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(a) "Professional services" refer to services rendered by such persons as doctors, lawyers, accountants, architects, etc., for their customers or clients where the services meet particular needs of a specific client and only apply in the factual context of the client and the final product has no retail value in itself. For example, opinion letters, workpapers, reports, etc., are not in a form which would be subject to retail sales to customers. However, transfer of items in a form which would be subject to retail sales (e.g., artwork, forms, manuals, etc.) would not be considered professional services. The issue is one of fact which must be resolved in each situation.
(b) Creative ("idea") labor and design labor that do not result in tangible personal property that will be or can be sold are deemed professional services and, if charged separately and maintained separately in the taxpayer's books and records, are not includable in gross income.
(c) "Professional services" shall be deemed to include those items of tangible personal property which are incidental to the services rendered, provided such tangible personal property is "inconsequential."
(1) Incidental transfers of tangible personal property shall be regarded as "inconsequential" if:
a. The purchase price of the tangible personal property to the person rendering the professional services represents less than fifteen (15) percent of the charge, billing or statement rendered to the purchaser in connection with the transaction; and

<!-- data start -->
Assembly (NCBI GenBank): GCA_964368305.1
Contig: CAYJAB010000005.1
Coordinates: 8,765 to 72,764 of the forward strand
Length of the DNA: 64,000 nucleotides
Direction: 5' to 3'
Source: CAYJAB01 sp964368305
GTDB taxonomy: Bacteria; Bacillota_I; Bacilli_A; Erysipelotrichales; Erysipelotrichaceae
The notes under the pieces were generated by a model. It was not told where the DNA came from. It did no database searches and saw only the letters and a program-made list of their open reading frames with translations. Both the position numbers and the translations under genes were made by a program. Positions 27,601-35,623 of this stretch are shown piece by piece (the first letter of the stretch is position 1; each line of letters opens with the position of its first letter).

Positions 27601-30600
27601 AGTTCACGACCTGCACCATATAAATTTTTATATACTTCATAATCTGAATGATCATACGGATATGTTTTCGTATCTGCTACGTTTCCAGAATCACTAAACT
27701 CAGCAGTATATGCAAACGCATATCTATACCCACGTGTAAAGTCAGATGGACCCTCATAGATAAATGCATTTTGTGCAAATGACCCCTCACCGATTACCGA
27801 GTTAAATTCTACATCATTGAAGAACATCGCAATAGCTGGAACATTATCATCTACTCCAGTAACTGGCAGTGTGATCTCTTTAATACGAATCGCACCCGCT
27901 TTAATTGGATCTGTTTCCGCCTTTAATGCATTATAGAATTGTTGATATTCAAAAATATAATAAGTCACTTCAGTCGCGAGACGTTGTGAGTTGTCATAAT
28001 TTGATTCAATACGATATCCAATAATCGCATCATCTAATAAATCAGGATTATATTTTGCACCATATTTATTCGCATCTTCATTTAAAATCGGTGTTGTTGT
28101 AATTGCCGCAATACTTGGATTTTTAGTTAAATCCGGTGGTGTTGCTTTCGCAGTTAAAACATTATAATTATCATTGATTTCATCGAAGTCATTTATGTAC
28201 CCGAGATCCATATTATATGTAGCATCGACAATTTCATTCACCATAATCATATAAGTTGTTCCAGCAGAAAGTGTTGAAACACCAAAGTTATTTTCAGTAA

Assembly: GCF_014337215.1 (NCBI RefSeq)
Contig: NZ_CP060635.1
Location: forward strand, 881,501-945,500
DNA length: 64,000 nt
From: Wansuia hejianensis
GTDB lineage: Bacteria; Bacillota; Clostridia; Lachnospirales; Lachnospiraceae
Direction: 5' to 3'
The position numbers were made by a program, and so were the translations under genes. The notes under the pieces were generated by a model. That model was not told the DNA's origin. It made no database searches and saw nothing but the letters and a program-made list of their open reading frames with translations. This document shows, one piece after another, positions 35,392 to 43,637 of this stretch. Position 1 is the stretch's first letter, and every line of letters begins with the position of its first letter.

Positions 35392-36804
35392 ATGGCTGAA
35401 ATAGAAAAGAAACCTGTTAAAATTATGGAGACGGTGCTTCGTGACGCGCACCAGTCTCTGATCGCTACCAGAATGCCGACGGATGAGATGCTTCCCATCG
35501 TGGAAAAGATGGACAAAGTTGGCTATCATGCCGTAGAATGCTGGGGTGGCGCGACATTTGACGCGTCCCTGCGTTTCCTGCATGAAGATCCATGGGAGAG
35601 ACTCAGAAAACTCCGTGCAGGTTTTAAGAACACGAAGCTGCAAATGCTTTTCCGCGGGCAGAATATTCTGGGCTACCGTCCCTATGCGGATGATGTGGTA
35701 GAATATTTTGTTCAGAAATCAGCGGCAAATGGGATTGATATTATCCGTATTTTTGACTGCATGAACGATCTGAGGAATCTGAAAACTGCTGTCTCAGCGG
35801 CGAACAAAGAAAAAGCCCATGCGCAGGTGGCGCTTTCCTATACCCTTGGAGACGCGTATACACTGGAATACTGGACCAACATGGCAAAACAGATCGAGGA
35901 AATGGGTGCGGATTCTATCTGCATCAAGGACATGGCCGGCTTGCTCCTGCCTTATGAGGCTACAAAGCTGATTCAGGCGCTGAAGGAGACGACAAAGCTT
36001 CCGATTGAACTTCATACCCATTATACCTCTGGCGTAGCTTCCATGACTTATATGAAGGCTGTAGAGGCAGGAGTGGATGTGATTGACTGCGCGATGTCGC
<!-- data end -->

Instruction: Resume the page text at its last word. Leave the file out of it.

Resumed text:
b. The tangible personal property transferred is not itself in a form which is subject to retail sale.
(2) In cases where the tangible personal property transferred is deemed inconsequential, the provider of the tangible personal property so transferred is deemed the ultimate consumer of such tangible personal property, and subject to all applicable taxes imposed by this article upon such transfer.
(1) The transfer of paper embodying the result or work product of the services rendered by an attorney or certified public accountant is regarded as inconsequential to the charges for professional services.
(2) An appraisal report issued by an appraiser, reflecting such appraiser's efforts to appraise real estate, is regarded as inconsequential.
(3) Use of a hair care product on a client's hair by a barber or beautician in connection with performing professional services is usually inconsequential. On the other hand, if the barber or beautician supplies the customer with a bottle of the product for the client's use thereafter and without the professional's assistance, the transfer of the bottle of hair care product is deemed not inconsequential.
(4) If a mortician properly segregates his professional services from other taxable activities on his bill (invoice, contract), his gross income would include only the income derived from the sale of tangible personal property (caskets, cards, flowers, etc.) and rental, leasing or licensing of real and tangible personal property. His charges for professional services (embalming, cosmetic work, etc.) would not be includable in gross income.
(Ord. No. 6674, § 3, 3-23-87)